What You NEED to Know About LOW BACK PAIN
It is easy to get lost in the endless articles and posts about low back pain, when what we really need to know is the most current information to conquer it for good! I came across a fantastic article published early this summer that looked at 80 different research studies and compiled all the best evidence to help understand what we truly know about treatment. Here is a quick summary to help you…
Common treatment for low back pain has consisted of painkillers (opioids, anti-inflammatories), bed rest, and surgical intervention. The reality behind these treatments is that they provide little help or are downright harmful for the majority of the population (even though the healthcare system pushes patients towards this). We classify these treatment approaches as “mainstream medicine”. Research shows that over 85% of people suffering from low back pain, are classified as “nonspecific low back pain” – meaning there is no specific cause (ie: disc herniation, tumour, pinched nerve). In most of these cases, the low back pain will resolve on its own in a short amount of time. In a lot of these cases, a medical doctor will prescribe painkillers and bed rest, when we know from research that this has minimal effects at best, or worst is harmful- inducing even more pain, or can lead to addiction. The same can be said for surgical intervention, where very few patients see benefits. The article pushes the fact that opioids, fusion surgery, injections, cannot be endorsed anymore due to the weight of evidence proving its ineffectiveness and harmfulness.
On the other hand, conservative approaches such as chiropractic treatment, massage therapy, physiotherapy, in conjunction with healthy daily exercise habits, active rehab techniques, yoga, psychotherapy – show the best outcomes for the majority of the population dealing with low back pain. These approaches continue to show beneficial outcomes including: pain relief, improved ability to perform daily activities, better exercise tolerance and the side effects include:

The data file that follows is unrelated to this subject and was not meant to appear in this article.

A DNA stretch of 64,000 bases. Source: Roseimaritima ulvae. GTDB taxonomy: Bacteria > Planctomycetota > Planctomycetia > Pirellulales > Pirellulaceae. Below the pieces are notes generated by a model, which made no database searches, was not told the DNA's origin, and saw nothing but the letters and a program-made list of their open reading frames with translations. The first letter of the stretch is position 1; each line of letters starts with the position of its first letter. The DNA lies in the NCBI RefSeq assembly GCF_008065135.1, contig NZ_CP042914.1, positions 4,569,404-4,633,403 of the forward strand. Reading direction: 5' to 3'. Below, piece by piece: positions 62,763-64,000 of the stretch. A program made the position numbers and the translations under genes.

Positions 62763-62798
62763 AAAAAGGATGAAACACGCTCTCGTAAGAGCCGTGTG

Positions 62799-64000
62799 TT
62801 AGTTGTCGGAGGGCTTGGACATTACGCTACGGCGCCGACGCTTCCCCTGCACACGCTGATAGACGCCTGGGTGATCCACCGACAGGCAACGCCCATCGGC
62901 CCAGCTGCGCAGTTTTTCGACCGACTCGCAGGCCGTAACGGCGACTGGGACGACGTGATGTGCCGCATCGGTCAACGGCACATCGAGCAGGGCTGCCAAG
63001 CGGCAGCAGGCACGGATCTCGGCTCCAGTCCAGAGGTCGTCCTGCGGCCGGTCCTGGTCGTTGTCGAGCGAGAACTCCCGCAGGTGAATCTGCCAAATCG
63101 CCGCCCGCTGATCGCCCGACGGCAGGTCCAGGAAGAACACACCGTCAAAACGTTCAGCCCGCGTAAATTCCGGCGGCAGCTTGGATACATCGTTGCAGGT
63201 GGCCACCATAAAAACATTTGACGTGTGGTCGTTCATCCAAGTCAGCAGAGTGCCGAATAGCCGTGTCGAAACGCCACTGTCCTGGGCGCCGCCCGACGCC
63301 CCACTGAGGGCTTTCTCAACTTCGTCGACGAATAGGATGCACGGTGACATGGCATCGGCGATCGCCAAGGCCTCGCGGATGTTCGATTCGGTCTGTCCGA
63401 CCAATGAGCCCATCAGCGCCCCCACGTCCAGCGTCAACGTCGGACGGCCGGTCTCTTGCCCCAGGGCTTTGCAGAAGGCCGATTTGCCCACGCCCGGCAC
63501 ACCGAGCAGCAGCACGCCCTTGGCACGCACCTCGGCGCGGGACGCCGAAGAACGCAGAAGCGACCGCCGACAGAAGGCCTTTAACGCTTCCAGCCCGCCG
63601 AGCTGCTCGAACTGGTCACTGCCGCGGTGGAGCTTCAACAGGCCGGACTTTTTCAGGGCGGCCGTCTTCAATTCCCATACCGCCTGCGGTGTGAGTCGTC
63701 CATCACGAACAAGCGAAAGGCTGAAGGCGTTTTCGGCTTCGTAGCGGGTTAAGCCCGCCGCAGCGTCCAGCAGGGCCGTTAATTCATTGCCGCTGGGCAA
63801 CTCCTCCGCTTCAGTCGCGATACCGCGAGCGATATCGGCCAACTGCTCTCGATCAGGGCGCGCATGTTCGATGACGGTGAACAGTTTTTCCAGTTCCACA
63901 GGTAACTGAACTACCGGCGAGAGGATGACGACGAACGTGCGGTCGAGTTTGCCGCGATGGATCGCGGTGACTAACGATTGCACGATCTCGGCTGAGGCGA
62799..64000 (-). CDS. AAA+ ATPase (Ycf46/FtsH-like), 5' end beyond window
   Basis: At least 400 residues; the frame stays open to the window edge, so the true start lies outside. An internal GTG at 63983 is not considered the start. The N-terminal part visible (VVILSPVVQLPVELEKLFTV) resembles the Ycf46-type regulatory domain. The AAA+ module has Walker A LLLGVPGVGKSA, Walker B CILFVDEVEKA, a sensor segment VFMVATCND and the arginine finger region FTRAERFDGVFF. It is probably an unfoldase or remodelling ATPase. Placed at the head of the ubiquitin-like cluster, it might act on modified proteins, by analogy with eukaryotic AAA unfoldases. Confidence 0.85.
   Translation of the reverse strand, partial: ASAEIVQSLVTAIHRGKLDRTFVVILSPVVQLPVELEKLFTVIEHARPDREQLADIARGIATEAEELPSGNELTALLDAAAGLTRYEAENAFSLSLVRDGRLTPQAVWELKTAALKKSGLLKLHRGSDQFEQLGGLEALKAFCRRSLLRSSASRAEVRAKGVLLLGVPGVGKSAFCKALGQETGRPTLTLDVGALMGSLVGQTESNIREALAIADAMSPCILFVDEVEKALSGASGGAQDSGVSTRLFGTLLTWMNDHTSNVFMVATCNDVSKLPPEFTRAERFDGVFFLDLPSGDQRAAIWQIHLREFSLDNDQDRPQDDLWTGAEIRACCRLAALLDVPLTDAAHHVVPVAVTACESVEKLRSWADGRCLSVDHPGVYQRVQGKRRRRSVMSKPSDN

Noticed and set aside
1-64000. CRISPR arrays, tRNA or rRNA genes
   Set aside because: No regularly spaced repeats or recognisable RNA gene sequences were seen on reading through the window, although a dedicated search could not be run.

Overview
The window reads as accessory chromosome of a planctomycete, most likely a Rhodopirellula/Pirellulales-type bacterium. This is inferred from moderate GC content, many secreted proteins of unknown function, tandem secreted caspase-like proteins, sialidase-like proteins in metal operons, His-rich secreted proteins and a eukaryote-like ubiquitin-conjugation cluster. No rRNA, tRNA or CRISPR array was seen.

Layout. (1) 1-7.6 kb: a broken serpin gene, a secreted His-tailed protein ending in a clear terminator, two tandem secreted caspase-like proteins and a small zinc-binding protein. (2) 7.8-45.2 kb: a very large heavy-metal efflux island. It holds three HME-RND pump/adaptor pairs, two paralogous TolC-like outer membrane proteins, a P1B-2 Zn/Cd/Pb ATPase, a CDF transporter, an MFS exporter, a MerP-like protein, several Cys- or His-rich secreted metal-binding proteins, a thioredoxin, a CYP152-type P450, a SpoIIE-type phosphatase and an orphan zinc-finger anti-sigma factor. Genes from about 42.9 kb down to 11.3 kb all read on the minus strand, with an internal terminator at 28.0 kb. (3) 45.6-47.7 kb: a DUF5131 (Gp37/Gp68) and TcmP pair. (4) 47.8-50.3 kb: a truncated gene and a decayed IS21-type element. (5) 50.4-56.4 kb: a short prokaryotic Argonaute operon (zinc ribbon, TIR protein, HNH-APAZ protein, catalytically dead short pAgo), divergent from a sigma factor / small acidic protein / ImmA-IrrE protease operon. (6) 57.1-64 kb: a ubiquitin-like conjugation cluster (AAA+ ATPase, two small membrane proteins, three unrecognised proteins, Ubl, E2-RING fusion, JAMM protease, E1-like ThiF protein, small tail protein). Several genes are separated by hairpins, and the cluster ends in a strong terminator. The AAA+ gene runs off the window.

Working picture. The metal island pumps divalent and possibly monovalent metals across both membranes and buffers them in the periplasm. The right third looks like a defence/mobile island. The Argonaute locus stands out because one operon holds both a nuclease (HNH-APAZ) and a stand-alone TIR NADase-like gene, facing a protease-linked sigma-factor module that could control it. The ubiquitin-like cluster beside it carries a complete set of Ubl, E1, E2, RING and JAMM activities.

- You feel better
- You become stronger
- You are healthier
- More money saved
- You learn long term solutions
So why is it that when faced with low back pain, we are put on “bed rest”? What’s interesting to note, is that the most effective strategy, proven through research, for acute, new onset low back pain (not due to trauma) is getting out and moving, and better yet utilizing simple, active rehab techniques. This is for reasons such as: improved blood flow to back muscles, back stability through the core and surrounding muscles, and improving flexibility. Specific strategies have been compiled and studied to determine the best outcomes for low back stabilization and long term outcomes – have you tried them yet?
Based on this information, I urge you to reconsider or re-evaluate your approach to back pain, whether it is of recent onset or has been a chronic bother, become informed! It is very important to find the healthcare professional that can evaluate your low back pain and identify the major contributors, rule out anything serious, and set you up on the right treatment plan, utilizing the best strategies available. The research is here, now it is up to YOU to decide what to do with this information!
If you have any questions about your low back pain or any other complaint, contact me!
Click here to read the original article.